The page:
I can perfectly remember my first steps as a triathlete. It was both so exciting and so scary. Everything was new to me, the only gear I had was a mountain bike, and I had no idea where to start training.
In this article, I will guide you through your journey to becoming a first-time triathlete and answer all the questions you might have in the process.
Let’s dive into it.
Disclaimer: The Triathlon Tips of My Tri World are reader-supported. When you buy through links, I may earn an affiliate commission.
1. PICK THE RIGHT RACE FOR YOU
The first step I recommend you to take is to choose a race. Knowing your goal will make it easier to pick the right gear and focus on a specific training plan.
There are a couple of things you should look for:
- Distance: I would highly recommend that you start with a short event like a Super Sprint (0.25 mi swim – 6.2 mi bike – 1.6 mi run) or a Sprint distance triathlon (double the distance). It is long enough that you will get challenged, but not too long that it would require a lot of preparation. For details about all the different triathlon distances, check out this article.
- Date: Try to find a race ideally 2 to 4 months after you start training. I personally think it gives you enough time to get fitter and not enough time to worry too much about it.
- Pool vs. Open Water swim: The vast majority of triathlons are in open water (lake, sea, river). Be aware that swimming in those environments with hundreds of people around you is really different than your standard pool training. As we will see in step 5, you can definitely practice it. If you are not really a confident swimmer, one option is to look for a triathlon with a pool swim.
- Local race: Travelling to different locations for races is one of the aspects I love about triathlon. I would, however, not recommend it for your first race. It adds some complexity that you don’t really need (transport, hotels, luggage). The easiest option is definitely to find a local race.
2. CHOOSE A GOOD TRAINING PLAN
Having a good training plan is crucial for your development as a triathlete. There are thousands of them available in triathlon magazines or on the internet at different price points.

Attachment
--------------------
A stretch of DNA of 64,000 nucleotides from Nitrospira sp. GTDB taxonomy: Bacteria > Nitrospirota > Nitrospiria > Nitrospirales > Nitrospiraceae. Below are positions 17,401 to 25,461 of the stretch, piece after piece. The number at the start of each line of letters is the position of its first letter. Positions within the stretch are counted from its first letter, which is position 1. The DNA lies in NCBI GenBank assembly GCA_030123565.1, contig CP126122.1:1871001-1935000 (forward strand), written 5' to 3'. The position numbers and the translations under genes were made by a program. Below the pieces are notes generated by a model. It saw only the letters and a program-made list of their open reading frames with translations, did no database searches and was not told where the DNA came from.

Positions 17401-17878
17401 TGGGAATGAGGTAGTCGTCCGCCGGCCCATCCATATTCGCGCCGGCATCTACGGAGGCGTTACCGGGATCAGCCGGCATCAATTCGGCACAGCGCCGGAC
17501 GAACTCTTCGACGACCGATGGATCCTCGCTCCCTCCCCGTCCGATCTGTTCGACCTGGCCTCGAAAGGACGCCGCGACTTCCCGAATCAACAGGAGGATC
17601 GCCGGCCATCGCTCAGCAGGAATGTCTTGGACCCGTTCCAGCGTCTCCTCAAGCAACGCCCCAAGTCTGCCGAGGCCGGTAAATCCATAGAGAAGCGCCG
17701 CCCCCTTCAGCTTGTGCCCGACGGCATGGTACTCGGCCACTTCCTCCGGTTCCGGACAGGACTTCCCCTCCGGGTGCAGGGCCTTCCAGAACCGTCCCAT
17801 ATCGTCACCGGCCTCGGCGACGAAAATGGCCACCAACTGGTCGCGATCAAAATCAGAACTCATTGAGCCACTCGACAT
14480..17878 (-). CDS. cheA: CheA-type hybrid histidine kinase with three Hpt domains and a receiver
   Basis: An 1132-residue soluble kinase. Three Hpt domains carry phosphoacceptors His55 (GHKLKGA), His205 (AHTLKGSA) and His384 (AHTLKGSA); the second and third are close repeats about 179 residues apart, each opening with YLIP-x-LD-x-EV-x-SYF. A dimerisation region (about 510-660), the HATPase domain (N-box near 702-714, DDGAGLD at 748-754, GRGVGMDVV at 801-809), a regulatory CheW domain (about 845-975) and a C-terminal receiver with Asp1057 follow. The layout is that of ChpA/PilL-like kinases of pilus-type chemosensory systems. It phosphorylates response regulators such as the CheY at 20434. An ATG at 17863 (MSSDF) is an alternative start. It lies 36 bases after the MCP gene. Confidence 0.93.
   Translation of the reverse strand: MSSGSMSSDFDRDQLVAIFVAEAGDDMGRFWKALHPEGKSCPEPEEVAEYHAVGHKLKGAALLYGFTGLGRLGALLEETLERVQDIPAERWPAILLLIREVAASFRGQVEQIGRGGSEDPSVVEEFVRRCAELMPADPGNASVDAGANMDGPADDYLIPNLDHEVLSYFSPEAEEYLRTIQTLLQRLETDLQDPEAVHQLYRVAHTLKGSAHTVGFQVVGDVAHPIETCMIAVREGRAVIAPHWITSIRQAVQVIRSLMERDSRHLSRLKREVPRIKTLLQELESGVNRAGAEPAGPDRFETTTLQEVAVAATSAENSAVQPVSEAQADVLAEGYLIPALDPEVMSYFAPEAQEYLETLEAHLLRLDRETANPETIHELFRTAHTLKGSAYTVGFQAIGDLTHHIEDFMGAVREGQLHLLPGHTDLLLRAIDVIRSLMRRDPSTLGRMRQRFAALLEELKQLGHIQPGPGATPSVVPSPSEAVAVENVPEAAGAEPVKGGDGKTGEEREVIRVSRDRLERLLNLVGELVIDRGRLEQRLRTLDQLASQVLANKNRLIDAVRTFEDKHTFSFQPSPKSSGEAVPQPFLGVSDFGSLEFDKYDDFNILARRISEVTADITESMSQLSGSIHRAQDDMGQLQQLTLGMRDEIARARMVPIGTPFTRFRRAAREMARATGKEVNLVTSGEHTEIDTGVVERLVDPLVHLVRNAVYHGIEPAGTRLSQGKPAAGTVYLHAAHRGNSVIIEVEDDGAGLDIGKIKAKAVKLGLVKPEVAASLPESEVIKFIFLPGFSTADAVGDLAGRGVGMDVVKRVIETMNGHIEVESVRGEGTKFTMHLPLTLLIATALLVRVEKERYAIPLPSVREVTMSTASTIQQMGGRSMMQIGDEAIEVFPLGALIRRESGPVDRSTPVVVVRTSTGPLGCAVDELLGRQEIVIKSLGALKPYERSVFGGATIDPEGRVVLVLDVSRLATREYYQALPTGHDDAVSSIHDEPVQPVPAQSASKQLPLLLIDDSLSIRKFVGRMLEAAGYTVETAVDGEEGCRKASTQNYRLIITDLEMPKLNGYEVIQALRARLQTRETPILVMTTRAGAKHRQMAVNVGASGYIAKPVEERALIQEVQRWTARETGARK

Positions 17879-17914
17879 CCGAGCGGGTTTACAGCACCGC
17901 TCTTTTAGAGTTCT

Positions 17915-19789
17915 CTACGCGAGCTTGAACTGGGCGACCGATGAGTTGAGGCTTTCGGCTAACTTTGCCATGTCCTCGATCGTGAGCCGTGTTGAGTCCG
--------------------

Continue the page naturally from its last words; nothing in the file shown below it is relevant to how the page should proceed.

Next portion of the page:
The quality and complexity you get vary greatly. Keep in mind that none of them will be specifically tailored for you. For that, you would need to have a triathlon coach or use an advanced training software. As a beginner triathlete, you don’t really need any of those two yet.
I have gone through hundreds of training plans over the years, and the ones I am still recommending for beginners are the ones from Joe Friel’s book Your First Triathlon: race-ready in 5 hours a week (Amazon affiliate link).
My wife and I used this book for our first triathlon year. The plans are easy to follow and contain good workouts. He created four versions per distance (Sprint and Olympic): a general one, a triathlon plan for experienced swimmers, cyclists, and finally runners. We were not particularly strong in any of the three disciplines, so we opted for the general one.
You should definitely experience different types of plans and workouts over the years, but for your first race, I find it best to stick with the plan you chose until your race.
3. INVEST ONLY IN A COUPLE OF USEFUL GEAR
You really don’t need to break the bank for your first triathlon. You will already have the majority of them, and for the expensive items, the best option at this stage is to rent them. Let’s go through the list of the gears you will need in your first triathlon:
- Tri-suit: It is the only gear you will use from the start to the finish line of your races. Apart from looking more like a triathlete, a tri suit will make your life easier during all the transitions. You won’t need to worry about changing clothes.
Check this article I wrote for more details about tri suits.
- Swim goggles: There are relatively inexpensive. Make sure to buy a pair fitting your head form. If you are wearing prescription glasses, be aware that prescription swim goggles also exist, I wrote an entire article about them.
- Swimcap: it is generally provided by the race organizer and mandatory in most races.
- Wetsuit: Depending on the race location and the weather, a wetsuit might be compulsory. My wife and I personally rented one for our first races.
- Bike in good condition: As I wrote in the article “Don’t Worry About Which Bike To Use For Your First Triathlon,” you only need a bike that is working properly, no need to invest in a brand new one for your first triathlon. I personally used my mountain bike. If you don’t have a bike, you could borrow one from a friend or rent one. Just make sure it is fitting you and in good condition.
- Helmet: simply mandatory in all triathlon races.
- Cycling shoes: Only if you already have clipless pedals, otherwise simply use your running shoes.
- Bike repair kit: It is worth investing in a basic repair puncture kit. After buying it, you should also practice using it 😉
- Race number belt: Depending on the models, it will cost you between $10 to $15.
- Sunscreen, sunglass, hat (or visor): Obviously only for sunny days. If you forget those, you might regret it after being a couple of hours under the sun. Also, make sure you apply the sunscreen once you have your race tri-suit on and not only a t-shirt (speaking from experience… 🙂 )